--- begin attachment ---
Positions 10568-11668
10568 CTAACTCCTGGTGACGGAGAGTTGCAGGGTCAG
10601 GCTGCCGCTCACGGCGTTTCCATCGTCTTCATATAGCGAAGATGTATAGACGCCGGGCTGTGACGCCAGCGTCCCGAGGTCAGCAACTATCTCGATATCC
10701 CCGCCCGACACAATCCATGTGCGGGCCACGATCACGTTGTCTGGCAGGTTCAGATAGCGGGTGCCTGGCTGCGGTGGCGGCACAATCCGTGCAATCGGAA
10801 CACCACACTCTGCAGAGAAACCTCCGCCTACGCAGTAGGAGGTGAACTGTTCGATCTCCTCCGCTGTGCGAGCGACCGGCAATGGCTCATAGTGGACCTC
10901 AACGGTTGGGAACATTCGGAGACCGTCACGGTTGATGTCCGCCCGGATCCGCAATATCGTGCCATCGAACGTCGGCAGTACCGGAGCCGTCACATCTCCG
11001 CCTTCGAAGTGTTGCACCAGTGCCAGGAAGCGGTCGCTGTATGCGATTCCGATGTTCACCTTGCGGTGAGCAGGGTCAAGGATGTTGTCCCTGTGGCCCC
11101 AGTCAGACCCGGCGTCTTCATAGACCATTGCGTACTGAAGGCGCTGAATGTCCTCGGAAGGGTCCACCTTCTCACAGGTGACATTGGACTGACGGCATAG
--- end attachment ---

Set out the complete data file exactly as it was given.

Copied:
Positions 10568-11668
10568 CTAACTCCTGGTGACGGAGAGTTGCAGGGTCAG
10601 GCTGCCGCTCACGGCGTTTCCATCGTCTTCATATAGCGAAGATGTATAGACGCCGGGCTGTGACGCCAGCGTCCCGAGGTCAGCAACTATCTCGATATCC
10701 CCGCCCGACACAATCCATGTGCGGGCCACGATCACGTTGTCTGGCAGGTTCAGATAGCGGGTGCCTGGCTGCGGTGGCGGCACAATCCGTGCAATCGGAA
10801 CACCACACTCTGCAGAGAAACCTCCGCCTACGCAGTAGGAGGTGAACTGTTCGATCTCCTCCGCTGTGCGAGCGACCGGCAATGGCTCATAGTGGACCTC
10901 AACGGTTGGGAACATTCGGAGACCGTCACGGTTGATGTCCGCCCGGATCCGCAATATCGTGCCATCGAACGTCGGCAGTACCGGAGCCGTCACATCTCCG
11001 CCTTCGAAGTGTTGCACCAGTGCCAGGAAGCGGTCGCTGTATGCGATTCCGATGTTCACCTTGCGGTGAGCAGGGTCAAGGATGTTGTCCCTGTGGCCCC
11101 AGTCAGACCCGGCGTCTTCATAGACCATTGCGTACTGAAGGCGCTGAATGTCCTCGGAAGGGTCCACCTTCTCACAGGTGACATTGGACTGACGGCATAG